My father was born on Pearl Harbor Day (day and year) in Oakland,CA and he used to joke that it was a sign of things to come. This joke probably became bitter sweet at times in his life- he was strong-willed and independent, and lived his life on his own terms, good or bad, from a young age until the day he died.
My dad would have been 73 years old today. It occurs to me I don’t talk about him much publicly, despite his enormous impact on my art and life. It’s hard for me I guess- I like to think of myself as an open book but there are things I hold too dear to be casual about (probably to a fault).
My father’s life had many phases but his art was always the through line. He did custom paint and pinstriping for a living and if there was one law he lived by it was to be true to yourself and do what you love. That part wasn’t specific to art but his art was that truth for him. You can definitely see it in how all his children conduct themselves and I hope that it is a legacy my own children will get through example.
He weathered many ups and downs in his career but was never phased or had doubts about his art. I don’t know if it was discipline, really- it was more that for him there wasn’t another way. So when I told him I wanted to go to art school and eventually draw for a living, he was an incredibly empowering influence. He’d always been encouraging when it came to drawing but was careful not to push me in a direction. I think on some level he had hoped I would take up pinstriping or custom paint like him but in truth I was never very good at it and comics had dug their way pretty deeply into my heart at a young age.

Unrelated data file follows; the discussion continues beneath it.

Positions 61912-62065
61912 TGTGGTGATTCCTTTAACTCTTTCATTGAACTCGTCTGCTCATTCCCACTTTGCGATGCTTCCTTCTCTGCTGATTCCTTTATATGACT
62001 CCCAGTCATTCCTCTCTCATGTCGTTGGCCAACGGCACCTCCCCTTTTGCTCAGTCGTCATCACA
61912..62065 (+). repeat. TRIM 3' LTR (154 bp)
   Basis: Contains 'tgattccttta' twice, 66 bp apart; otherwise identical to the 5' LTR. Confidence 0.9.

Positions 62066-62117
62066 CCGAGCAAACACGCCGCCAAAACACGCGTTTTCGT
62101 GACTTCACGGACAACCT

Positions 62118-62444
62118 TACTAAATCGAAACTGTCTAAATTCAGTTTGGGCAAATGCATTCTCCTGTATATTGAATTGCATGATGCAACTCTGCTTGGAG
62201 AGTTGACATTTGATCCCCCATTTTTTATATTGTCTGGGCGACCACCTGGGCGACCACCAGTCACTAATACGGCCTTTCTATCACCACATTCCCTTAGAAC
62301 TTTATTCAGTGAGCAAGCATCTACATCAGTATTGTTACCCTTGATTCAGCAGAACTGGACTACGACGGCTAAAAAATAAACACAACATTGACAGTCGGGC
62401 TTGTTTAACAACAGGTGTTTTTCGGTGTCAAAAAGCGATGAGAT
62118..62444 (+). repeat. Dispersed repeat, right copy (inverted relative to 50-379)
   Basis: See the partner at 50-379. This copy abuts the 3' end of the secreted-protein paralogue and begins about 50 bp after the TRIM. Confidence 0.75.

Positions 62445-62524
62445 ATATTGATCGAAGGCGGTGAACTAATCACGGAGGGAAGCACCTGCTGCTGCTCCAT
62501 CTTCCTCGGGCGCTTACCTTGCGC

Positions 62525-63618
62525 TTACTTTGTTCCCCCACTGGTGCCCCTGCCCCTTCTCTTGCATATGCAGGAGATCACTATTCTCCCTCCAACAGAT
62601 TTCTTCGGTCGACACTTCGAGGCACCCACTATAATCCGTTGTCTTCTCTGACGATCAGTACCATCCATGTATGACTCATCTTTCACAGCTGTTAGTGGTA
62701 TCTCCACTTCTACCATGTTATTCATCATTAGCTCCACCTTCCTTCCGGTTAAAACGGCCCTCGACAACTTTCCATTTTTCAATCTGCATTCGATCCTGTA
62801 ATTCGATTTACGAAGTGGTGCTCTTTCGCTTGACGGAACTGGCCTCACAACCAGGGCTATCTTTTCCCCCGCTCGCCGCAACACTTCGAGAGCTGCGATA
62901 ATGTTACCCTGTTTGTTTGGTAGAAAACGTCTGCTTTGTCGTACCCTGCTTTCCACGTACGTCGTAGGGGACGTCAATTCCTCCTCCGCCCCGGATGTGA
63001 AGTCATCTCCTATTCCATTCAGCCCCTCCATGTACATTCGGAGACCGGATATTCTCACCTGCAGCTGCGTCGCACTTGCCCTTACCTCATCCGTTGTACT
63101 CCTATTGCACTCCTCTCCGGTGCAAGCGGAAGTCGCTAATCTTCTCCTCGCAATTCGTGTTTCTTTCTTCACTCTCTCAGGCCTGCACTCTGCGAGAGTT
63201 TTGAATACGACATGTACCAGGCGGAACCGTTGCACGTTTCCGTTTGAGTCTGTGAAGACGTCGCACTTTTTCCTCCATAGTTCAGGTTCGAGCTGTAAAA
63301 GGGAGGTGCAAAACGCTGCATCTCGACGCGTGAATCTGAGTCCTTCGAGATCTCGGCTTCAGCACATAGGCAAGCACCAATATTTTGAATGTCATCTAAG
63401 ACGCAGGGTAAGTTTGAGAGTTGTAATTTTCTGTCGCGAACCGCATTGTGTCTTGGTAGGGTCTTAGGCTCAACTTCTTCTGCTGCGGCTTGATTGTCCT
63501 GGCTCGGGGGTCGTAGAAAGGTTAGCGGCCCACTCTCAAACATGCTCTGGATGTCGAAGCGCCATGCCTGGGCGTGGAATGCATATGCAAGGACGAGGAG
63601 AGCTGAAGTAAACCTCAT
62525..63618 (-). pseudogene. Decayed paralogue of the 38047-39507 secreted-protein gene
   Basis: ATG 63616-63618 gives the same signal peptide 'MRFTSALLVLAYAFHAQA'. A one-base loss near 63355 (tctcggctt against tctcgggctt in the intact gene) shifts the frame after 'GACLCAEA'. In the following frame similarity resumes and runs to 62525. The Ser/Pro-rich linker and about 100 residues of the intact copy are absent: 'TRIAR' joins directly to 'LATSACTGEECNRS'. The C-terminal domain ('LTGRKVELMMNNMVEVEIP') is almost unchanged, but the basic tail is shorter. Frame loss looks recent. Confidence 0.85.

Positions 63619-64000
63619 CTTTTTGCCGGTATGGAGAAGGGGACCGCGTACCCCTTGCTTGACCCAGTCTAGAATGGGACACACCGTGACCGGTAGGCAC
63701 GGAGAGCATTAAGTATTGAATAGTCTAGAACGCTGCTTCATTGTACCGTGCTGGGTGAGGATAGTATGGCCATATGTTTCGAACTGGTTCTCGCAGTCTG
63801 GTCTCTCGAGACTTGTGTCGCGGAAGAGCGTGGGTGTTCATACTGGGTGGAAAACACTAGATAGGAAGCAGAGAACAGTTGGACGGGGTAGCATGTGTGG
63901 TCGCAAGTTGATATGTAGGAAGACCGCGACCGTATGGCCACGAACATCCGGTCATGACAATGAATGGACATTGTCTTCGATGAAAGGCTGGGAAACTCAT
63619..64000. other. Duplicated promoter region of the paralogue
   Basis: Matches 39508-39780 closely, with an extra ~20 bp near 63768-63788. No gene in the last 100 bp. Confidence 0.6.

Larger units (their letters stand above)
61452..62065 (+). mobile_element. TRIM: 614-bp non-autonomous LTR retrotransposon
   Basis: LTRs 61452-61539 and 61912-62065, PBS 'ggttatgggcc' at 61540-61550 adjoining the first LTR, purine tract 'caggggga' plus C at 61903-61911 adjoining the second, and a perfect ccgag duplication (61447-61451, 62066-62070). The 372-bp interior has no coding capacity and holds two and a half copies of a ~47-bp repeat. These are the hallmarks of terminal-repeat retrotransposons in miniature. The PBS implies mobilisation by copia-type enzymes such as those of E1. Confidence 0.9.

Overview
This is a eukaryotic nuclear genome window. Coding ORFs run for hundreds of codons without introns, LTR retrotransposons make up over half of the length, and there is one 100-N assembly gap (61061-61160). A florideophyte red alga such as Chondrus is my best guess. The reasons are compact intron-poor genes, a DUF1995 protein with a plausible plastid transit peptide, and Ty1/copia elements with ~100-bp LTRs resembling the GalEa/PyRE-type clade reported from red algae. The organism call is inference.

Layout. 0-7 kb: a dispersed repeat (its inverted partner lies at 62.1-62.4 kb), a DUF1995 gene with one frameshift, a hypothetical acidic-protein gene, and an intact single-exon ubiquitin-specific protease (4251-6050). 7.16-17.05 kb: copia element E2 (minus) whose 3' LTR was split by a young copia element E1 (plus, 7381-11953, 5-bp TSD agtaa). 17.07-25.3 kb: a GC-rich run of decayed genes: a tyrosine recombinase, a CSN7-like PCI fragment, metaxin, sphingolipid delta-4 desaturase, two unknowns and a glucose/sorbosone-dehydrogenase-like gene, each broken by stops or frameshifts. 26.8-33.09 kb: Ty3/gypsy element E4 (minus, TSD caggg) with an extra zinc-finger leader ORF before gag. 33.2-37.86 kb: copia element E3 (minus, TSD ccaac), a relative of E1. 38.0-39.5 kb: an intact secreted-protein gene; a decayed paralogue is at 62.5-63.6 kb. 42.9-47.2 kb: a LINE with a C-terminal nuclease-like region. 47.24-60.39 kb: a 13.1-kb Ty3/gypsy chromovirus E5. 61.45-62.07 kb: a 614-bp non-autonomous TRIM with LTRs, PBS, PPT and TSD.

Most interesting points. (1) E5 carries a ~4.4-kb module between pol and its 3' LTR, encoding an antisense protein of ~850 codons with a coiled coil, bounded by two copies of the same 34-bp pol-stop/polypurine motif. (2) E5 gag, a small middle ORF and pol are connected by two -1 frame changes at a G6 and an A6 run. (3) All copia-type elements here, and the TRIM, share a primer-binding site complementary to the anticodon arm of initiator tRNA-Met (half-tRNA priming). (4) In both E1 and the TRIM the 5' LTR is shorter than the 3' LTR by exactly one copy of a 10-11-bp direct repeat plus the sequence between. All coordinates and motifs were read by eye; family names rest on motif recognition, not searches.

I think everyone can agree comics is not the easiest road though, and certainly not a linear type of endeavor. It took me years to finish school and find my way into this career, and he passed before my first work was published. When things got tough during his last year or so, I was still hitting conventions occasionally to show my work but it had taken a backseat to trying to help take care of him, and it probably wasn’t for another year or two that I got my first professional job, drawing RESURRECTION for Oni Press.
It’s been seven years since we lost him, but as I round off my first year drawing comics full time, I can’t help but think of him often. We definitely shared a passion for art but it’s not the only thing that defined our relationship- he was a complicated guy in some ways and I think we learned a lot from each other. But that one simple rule always stands out above the others- be true to yourself and the people around you. If you lead with that, the rest will fall into place and if it doesn’t then at least you failed doing what you know was right.
Happy Birthday, Dad. We miss you. I think I’ll spend it soaking up my wife and kids, catch up with my siblings a little. And maybe I’ll draw for a bit too. Certainly feels like the right day for it.